by Selva Wohlgemuth, Co-op News contributor
Selva Wohlgemuth, Registered Dietitian and Nutritionist
Dear Nutritionist: I have been struggling with muscle cramps and have a hard time falling and staying asleep. Is there anything you can recommend to help alleviate these symptoms?
Muscle cramps and spasms in the soles of feet and legs, as well as twitching of the eyelid, can all be telltale signs of a magnesium need. Magnesium can also be very helpful in promoting relaxation and therefore good quality sleep. Did you know that more than 60 percent of Americans are not getting adequate amounts of magnesium in their diet?
This is most often related to:
- not eating enough magnesium-rich foods
- lower amounts of magnesium in our soil today than there used to be in the past
- taking medications that deplete magnesium stores (some of the most common are acid blockers, antibiotics, and birth control). Also, chronic stress, alcohol abuse, and malabsorption can all contribute to magnesium deficiency.
Magnesium is the fourth most abundant mineral in the body and often doesn’t get the attention it deserves. It plays an important role in over 300 enzymatic reactions in the body that can affect you from your nervous system all the way to your bones. Magnesium is required for DNA synthesis, reproduction, energy production, blood pressure regulation, insulin metabolism, adrenal function, nervous system transmission, and more. The recommended dietary allowances (RDAs) for adult men and women are 400 mg and 310 mg daily. However, most Americans are not getting enough.
Although severe magnesium deficiency is rare, low or insufficient levels of magnesium have been associated with several health conditions such as Alzheimer’s, insulin resistance and Type 2 diabetes, hypertension, migraines, muscle and period cramps, and ADHD. Many symptoms associated with a magnesium deficiency are often neglected or overlooked. Indicators of poor magnesium status include anxiety, depression, menstrual cramps and PMS, sleep disorders, low stress tolerance, muscle cramps, constipation, elevated blood pressure, and more.
How Can You Get More in Your Diet?
Aiming to get adequate magnesium from diet is the best approach, because magnesium-rich foods also provide other essential nutrients and fiber. Chlorophyll and therefore green veggies are a major source of magnesium. Some other excellent food sources include nuts, seeds, and whole grains. Some beans and legumes, fruit, and fish provide moderate amounts of magnesium as well.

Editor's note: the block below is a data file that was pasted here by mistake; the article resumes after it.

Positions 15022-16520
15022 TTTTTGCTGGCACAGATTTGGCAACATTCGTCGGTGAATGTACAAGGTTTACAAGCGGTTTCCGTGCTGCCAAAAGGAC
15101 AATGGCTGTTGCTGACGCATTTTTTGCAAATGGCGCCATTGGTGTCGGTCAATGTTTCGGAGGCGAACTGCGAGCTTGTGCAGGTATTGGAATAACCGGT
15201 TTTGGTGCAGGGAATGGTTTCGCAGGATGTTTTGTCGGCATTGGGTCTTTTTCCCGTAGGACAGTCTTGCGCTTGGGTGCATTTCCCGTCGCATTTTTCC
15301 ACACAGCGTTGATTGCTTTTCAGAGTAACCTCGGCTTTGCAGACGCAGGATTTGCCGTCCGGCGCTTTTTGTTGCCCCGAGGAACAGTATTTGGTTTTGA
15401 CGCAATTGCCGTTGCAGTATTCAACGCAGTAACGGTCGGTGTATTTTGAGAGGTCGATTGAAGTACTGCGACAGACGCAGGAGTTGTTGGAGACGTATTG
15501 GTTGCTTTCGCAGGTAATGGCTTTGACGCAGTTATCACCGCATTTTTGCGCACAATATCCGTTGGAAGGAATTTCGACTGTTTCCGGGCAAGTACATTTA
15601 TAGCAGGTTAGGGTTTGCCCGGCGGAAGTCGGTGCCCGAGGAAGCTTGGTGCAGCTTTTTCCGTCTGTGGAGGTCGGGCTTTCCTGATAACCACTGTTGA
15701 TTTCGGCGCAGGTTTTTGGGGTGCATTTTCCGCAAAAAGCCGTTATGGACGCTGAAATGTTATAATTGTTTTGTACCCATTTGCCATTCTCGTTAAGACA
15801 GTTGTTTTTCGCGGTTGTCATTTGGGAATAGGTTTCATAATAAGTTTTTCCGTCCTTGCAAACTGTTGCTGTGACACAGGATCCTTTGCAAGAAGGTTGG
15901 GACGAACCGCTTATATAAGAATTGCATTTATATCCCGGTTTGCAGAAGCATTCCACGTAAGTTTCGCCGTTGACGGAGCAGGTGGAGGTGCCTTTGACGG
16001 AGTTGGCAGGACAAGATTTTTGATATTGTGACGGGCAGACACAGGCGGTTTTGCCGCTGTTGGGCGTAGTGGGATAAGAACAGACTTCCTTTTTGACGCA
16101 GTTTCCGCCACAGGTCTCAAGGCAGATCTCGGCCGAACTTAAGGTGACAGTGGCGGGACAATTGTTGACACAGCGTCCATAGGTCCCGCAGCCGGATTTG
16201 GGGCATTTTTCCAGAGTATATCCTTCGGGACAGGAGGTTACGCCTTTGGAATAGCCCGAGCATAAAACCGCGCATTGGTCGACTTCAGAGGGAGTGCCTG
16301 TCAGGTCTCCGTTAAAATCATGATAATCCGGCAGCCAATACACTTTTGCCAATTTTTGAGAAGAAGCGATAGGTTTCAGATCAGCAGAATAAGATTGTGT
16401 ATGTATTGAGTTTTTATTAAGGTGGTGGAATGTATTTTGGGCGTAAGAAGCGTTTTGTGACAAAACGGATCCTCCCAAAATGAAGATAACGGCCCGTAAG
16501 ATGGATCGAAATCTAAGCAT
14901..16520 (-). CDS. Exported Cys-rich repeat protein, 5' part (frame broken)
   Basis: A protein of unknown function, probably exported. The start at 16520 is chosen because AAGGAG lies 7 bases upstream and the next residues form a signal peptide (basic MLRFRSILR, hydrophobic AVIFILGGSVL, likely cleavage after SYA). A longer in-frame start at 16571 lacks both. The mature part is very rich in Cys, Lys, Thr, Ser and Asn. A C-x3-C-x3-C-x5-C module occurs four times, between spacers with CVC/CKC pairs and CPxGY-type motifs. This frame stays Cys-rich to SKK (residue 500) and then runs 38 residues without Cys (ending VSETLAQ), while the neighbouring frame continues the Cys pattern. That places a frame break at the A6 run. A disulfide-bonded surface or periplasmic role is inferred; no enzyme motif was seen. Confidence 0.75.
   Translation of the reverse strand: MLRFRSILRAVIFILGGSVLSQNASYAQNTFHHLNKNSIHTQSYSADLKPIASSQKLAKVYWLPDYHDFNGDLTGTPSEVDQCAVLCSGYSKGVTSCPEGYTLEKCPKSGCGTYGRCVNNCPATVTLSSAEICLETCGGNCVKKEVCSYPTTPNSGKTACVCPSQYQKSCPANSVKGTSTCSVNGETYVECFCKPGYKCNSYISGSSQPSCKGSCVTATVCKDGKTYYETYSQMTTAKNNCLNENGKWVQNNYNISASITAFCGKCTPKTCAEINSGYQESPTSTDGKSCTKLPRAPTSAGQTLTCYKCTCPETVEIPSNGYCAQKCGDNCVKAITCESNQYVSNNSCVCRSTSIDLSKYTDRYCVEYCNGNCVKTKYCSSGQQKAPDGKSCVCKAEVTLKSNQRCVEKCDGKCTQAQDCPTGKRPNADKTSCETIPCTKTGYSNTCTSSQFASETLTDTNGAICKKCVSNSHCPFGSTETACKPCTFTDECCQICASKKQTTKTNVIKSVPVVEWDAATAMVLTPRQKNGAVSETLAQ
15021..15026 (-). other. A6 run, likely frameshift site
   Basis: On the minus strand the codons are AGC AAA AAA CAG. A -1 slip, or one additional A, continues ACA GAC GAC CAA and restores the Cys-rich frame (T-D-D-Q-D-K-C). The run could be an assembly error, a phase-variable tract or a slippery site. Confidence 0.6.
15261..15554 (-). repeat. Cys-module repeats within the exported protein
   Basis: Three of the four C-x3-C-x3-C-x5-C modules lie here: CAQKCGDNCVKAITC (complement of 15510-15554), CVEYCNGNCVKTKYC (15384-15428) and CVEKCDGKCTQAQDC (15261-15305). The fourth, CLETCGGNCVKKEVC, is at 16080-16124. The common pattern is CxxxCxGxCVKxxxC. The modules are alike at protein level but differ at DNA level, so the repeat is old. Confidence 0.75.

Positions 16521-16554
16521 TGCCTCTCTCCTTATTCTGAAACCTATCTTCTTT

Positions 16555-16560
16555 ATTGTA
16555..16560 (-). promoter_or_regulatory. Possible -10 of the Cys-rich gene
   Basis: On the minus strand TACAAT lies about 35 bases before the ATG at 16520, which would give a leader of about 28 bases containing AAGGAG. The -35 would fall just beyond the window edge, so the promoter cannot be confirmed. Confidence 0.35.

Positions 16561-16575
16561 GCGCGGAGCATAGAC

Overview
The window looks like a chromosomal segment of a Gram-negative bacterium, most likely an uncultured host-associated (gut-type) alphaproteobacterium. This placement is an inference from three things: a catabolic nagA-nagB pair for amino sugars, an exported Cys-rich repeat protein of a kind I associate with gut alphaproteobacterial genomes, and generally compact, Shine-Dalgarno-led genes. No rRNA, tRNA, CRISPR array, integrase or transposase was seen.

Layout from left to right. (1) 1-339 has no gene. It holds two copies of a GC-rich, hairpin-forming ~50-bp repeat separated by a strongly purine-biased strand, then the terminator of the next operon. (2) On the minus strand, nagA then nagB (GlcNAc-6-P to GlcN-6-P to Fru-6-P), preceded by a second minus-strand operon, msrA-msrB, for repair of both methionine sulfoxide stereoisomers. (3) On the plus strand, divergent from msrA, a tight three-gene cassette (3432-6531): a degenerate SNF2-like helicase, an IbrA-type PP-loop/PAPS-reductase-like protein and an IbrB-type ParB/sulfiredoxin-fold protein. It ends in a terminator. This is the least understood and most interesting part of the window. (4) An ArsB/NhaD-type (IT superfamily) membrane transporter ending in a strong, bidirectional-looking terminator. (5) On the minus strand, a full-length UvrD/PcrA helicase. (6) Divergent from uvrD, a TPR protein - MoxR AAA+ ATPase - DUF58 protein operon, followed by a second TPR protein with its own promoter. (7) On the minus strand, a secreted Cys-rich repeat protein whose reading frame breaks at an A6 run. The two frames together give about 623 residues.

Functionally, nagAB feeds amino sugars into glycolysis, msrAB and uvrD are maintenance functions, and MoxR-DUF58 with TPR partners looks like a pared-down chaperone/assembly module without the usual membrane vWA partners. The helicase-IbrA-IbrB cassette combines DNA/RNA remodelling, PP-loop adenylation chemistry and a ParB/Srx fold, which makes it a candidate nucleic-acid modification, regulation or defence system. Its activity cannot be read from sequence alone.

What About Magnesium Supplements?
Supplemental magnesium is very safe and can provide quick relief of symptoms. It is a supplement I often recommend if someone has a lot of magnesium-wasting risk factors. However, it’s best not to take more than 350mg of supplemental magnesium per day unless recommended by your health care provider.
Some types of magnesium can be better tolerated and absorbed. Magnesium oxide acts as a laxative, and therefore only individuals that need stooling support should supplement with magnesium oxide. Magnesium citrate can cause loose stools, but only if taken in large dosages. Magnesium glycinate is highly absorbable and does not influence stools. Magnesium is best taken 30 minutes prior to bed due to its relaxing effects.
CALM Magnesium (magnesium citrate)
Start with 1 teaspoon and gradually increase to 2–3 teaspoons if needed.
Start with 100mg pill. Then increase if needed to 2–3 pills, depending on recommended dosage.
Take a hot bath with 2 cups of Epsom salts. Soak for 20–30 minutes, 1–2 times per week.
Sources of Magnesium from Food
|Food Item||Serving Size||Magnesium (mg)|
|Pumpkin seeds||¼ cup||190mg|
|Mung Beans||¼ cup, dry||140mg|
|Soy Beans||½ cup, dry||140mg|
|Buckwheat grouts||¼ cup, dry||95mg|
|Almonds, roasted||¼ cup||90mg|
|Quinoa||¼ cup, dry||85mg|
|Spinach||½ cup cooked||80mg|
|Swiss Chard||½ cup cooked||80mg|
|Beans (varied)||¼ cup, dry||75mg|
|Oats, rolled||½ cup, dry||40mg|
|Plantain||1 cup, boiled||40mg|
|Sesame Seeds||1 tablespoon||30mg|